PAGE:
Cancer drugs can interact with medicines, herbal products, and some food and drinks. We are unable to list all the possible interactions that may happen. An example is grapefruit or grapefruit juice which can increase the side effects of certain drugs.

Tell your healthcare team about any medicines you are taking. This includes vitamins, herbal supplements and over the counter remedies. Also let them know about any other medical conditions or allergies you may have.

Loss of fertility 

It is not known whether this treatment affects fertility Open a glossary item in people. Talk to your doctor before starting treatment if you think you may want to have a baby in the future.

Pregnancy and contraception

This drug may harm a baby developing in your womb. It is important not to become pregnant or get someone pregnant while you are having treatment with this drug and for at least 1 week after you stop taking tepotinib.

Talk to your doctor or nurse about effective contraception before starting treatment.

Breastfeeding

It is not known whether this drug comes through into the breast milk. Doctors usually advise that you don’t breastfeed during this treatment and for at least 1 week after you stop taking tepotinib.

Treatment for other conditions

If you are having tests or treatment for anything else, always mention your cancer treatment. For example, if you are visiting your dentist.

Immunisations

Don’t have immunisations with live vaccines while you’re having treatment and for up to 12 months afterwards. The length of time depends on the treatment you are having. Ask your doctor or pharmacist how long you should avoid live vaccinations.

In the UK, live vaccines include rubella, mumps, measles, BCG, yellow fever and one of the shingles vaccines called Zostavax.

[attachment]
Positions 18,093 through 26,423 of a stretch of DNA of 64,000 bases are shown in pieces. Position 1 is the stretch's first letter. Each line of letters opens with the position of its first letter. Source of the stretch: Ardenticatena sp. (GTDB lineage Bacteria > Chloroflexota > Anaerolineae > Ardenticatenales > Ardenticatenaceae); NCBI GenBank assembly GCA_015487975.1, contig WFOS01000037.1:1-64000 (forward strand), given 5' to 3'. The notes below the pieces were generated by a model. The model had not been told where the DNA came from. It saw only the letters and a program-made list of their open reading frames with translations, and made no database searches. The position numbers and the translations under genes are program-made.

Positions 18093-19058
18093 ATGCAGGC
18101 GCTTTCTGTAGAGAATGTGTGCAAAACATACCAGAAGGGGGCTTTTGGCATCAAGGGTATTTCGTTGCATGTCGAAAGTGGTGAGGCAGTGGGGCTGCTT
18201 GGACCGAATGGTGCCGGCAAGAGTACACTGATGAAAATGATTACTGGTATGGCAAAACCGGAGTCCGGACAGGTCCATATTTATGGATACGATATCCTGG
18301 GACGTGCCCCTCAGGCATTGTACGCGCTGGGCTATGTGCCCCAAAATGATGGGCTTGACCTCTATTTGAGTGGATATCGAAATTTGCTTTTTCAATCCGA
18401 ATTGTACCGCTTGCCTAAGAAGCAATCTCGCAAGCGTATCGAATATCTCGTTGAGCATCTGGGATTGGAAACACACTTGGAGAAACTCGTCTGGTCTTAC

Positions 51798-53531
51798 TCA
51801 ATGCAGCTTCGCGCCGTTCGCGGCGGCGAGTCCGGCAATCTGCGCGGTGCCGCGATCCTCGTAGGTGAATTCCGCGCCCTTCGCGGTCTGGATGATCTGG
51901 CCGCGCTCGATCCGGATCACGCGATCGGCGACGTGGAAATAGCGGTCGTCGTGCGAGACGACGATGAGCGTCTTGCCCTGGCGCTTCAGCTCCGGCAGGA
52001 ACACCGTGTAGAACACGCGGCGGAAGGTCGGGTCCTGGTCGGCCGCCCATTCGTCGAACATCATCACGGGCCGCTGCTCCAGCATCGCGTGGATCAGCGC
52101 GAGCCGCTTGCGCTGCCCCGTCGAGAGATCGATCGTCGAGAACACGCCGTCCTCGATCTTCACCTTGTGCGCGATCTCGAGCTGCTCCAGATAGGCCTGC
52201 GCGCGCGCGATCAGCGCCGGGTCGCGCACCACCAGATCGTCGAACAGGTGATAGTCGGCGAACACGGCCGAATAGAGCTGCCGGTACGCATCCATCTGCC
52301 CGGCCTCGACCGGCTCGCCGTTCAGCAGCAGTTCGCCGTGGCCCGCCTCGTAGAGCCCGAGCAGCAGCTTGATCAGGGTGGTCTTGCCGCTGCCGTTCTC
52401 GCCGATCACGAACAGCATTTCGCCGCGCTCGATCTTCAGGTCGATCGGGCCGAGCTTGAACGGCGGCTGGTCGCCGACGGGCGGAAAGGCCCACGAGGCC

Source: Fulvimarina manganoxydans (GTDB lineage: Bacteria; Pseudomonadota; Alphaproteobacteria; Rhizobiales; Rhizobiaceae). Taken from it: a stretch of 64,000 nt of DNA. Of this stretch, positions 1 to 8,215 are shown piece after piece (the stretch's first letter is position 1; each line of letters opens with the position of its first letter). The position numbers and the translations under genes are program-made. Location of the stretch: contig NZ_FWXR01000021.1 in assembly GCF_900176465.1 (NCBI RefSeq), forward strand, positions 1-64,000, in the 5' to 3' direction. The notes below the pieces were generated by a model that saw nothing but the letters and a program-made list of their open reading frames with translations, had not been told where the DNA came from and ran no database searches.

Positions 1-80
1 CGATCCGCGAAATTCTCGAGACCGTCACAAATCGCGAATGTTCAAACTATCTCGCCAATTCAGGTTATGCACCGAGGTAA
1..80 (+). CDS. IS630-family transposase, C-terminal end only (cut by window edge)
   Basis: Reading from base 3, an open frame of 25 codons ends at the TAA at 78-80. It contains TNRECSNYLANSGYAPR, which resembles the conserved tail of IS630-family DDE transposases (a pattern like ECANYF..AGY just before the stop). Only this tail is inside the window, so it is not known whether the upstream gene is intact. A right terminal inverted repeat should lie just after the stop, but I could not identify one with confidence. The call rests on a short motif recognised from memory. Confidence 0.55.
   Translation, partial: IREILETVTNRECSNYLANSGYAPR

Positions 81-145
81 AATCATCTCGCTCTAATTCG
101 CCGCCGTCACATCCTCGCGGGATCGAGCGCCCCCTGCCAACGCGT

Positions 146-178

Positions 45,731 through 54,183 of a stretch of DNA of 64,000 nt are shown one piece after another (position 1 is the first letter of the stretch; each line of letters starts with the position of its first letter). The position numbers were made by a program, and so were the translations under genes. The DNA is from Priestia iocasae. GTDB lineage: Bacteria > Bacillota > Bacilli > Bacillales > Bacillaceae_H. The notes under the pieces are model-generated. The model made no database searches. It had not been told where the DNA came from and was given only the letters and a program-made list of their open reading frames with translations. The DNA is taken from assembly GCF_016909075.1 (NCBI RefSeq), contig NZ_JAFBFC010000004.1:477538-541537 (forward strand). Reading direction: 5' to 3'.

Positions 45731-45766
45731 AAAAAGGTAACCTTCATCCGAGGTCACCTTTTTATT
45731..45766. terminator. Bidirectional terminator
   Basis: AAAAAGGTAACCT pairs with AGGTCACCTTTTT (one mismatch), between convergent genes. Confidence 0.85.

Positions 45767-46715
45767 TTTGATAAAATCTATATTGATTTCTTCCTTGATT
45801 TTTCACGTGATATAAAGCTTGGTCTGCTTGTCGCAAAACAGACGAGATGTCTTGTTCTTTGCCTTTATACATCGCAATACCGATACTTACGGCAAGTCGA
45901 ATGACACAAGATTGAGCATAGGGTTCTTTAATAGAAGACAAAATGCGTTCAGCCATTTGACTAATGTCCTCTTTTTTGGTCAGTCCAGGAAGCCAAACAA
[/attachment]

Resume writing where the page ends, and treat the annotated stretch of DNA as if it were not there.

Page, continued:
You can have:

  • other vaccines, but they might not give you as much protection as usual
  • the flu vaccine (as an injection)
  • the coronavirus (COVID-19) vaccine - talk to your doctor or pharmacist about the best time to have it in relation to your cancer treatment

Members of your household who are aged 5 years or over are also able to have the COVID-19 vaccine. This is to help lower your risk of getting COVID-19 while having cancer treatment and until your immune system Open a glossary item recovers from treatment.

Contact with others who have had immunisations - You can be in contact with other people who have had live vaccines as injections. Avoid close contact with people who have recently had live vaccines taken by mouth (oral vaccines) such as the oral typhoid vaccine. Sometimes people who have had the live shingles vaccine can get a shingles type rash. If this happens they should keep the area covered.

If your immune system is severely weakened, you should avoid contact with children who have had the flu vaccine as a nasal spray as this is a live vaccine. This is for 2 weeks following their vaccination.

Babies have the live rotavirus vaccine. The virus is in the baby’s poo for about 2 weeks and could make you ill if your immunity is low. Get someone else to change their nappies during this time if you can. If this isn't possible, wash your hands well after changing their nappy.

More information about this treatment

For further information about this treatment and possible side effects go to the electronic Medicines Compendium (eMC) website. You can find the patient information leaflet on this website.

You can report any side effect you have to the Medicines Health and Regulatory Authority (MHRA) as part of their Yellow Card Scheme.